• The name "target feature" is a certainly unfortunate as those aren't really features but rather tuning objectives. Nevertheless they are target specific so the target feature system works nice here.
  • Some reasons as to why making feature bits out of them is a good thing:
    • Things often start out as an inconspicuous if (CPU) doSomething(). But in time more CPUs are added resulting in longish if (CPU || CPUversion2 || CPUversion3 || otherVendorsCPU) doSomething() scattered accross the code.
    • We suddenly start mixing code that deals with something like "more aggressive FMA folding" with small lists of CPUs that should use this. This is annoying when adding new CPUs: It is hard to spot all places where checks could/should be added. It feels a lot cleaner to do this in AArch64.td as a list of feature/tuning bits.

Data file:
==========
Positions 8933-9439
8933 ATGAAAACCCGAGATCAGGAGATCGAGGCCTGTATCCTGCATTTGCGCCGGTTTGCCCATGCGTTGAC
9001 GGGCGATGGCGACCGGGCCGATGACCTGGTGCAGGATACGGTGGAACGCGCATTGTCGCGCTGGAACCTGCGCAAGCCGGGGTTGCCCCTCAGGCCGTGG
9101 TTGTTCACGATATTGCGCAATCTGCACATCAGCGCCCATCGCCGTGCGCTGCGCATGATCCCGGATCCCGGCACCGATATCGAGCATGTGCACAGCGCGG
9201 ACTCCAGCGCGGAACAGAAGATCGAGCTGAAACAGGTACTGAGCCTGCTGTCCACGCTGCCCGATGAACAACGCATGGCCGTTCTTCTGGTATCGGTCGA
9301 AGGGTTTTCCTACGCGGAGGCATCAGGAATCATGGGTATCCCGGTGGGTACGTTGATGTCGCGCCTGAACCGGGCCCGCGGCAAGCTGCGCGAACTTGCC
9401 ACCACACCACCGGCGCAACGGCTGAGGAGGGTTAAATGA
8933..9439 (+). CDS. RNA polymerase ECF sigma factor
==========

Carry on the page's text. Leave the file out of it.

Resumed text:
• As a bonus, target features can be enabled/disabled with -Xclang -target-feature=-xxx,+yyy which is sometimes nice for compiler developers to experiment with.

Also if I understand correctly, this should have an impact on scheduling instructions using WriteAtomic, like CASB.

It doesn't. Maybe it was supposed to, in theory, but in reality it makes no difference whatsoever.

The only noticeable difference is in instruction cost: when Unsupported == 1, the estimated instruction cost is higher than when Unsupported == 0. Which makes no difference whatsoever in practice, given that the real cost of LSE instructions is pretty high anyway.

We've been emitting LSE instructions with no problems for many months. Whether or not Unsupported was 0 or 1 made no difference whatsoever.